Novolin GE 50/50 Penfill Cartridges (100 Units/mL)
This product requires a prescription.
This is a brand name product.
- Warnings and Precautions
- Side Effects
- Drug Interactions
Novolin GE 50/50 is premixed insulin that combines intermediate-acting insulin (insulin NPH) with fast-acting insulin (insulin regular). Patients find using the ratio with this premixed insulin to work best for them.
Novolin GE 50/50 comes in a penfill cartridge. Each mL contains 100 units (50 units of insulin isophane, human biosynthetic – NPH insulin, and 50 units of regular insulin). Other non-medical ingredients in Novolin GE 50/50 include metacresol, phenol, protamine sulfate, sodium hydroxide, hydrochloric acid, zinc chloride, glycerol, disodium phosphate dihydrate, and water for injection.
This premixed insulin starts working 30-60 minutes after injection, has a maximum effect between 2-8 hours, and lasts up to 18 hours.
A physician may have prescribed this medication for reasons not discussed here. If you are unsure why you have been prescribed this medication, consult with your doctor. Do not stop taking your medicine unless instructed by your doctor.
Insulin medication should not be shared with anyone else, even if they share similar symptoms. This medication can be harmful to those who have not received a prescription from their doctor.
The insulin should appear cloudy and white. Do not use if you notice the contents of the vial remain clear after you roll the suspension in your hands, seems to be discolored, is unusually thick, looks grainy or lumpy, sticks to the vial, seems unusually thick, contains crystals, or if the bottle looks frosted.
Warnings and Precautions
Before you start taking Novolin GE 50/50, be sure to inform your doctor of any existing medical conditions, allergies, medications you are currently taking, whether you are pregnant or breastfeeding, and essential facts about your health. This information can affect dosage or how you take this medication.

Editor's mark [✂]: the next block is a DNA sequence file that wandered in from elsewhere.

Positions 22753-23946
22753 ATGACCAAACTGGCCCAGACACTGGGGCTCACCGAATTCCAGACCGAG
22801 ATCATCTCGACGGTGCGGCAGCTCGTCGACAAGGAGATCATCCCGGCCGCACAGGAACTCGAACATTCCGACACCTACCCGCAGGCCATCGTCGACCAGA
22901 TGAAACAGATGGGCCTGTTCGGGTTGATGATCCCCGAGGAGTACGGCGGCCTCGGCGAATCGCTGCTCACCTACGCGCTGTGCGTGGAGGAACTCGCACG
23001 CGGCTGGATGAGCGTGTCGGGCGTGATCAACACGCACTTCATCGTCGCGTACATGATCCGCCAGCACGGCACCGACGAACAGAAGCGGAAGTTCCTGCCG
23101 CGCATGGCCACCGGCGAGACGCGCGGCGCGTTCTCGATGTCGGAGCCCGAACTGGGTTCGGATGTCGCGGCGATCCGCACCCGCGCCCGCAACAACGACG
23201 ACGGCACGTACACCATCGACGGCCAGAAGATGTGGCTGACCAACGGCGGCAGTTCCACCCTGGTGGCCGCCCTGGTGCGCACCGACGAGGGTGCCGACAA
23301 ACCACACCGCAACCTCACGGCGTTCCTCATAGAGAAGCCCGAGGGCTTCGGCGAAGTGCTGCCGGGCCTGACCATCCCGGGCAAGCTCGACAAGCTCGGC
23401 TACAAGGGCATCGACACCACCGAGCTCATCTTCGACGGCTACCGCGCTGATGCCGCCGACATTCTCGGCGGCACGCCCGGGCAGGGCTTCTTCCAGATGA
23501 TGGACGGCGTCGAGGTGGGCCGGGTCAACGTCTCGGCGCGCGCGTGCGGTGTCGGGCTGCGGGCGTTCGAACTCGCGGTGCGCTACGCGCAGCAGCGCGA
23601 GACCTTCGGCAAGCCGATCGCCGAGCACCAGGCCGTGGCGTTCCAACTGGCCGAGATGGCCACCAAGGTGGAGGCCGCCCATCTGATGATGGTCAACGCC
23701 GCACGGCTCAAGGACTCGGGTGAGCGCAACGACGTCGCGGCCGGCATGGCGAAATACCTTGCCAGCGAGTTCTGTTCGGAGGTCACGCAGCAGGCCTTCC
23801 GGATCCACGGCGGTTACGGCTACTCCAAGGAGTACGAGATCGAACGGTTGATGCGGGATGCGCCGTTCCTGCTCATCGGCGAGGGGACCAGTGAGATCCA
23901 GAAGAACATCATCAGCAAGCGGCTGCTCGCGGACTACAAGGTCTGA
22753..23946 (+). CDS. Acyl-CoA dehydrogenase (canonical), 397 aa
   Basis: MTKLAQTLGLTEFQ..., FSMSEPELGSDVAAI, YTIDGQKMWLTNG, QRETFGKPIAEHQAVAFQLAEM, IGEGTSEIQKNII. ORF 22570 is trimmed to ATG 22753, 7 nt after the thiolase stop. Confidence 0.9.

Many factors can affect blood glucose levels and insulin requirements, such as certain medical conditions (i.e. thyroid conditions, kidney or liver disease, infections). These medications affect blood glucose levels, diet, illness, exercise, injury, stress, surgery, and traveling across different time zones.
It is essential to keep your doctor informed of your medical situation, medical concerns, or changes that may impact your insulin dosage. Your doctor should instruct you on how to monitor blood glucose levels and frequency.
Usually, people use insulin when the pancreas is not able to make enough of it. Only a doctor or pharmacist can prescribe several insulin products to the patient. Moreover, only the specialist may change the dose if there is a start, stop, or change in the other person’s medications. Breast-feeding women may also ask the doctor for medical advice about using the insulin cartridge in their situation.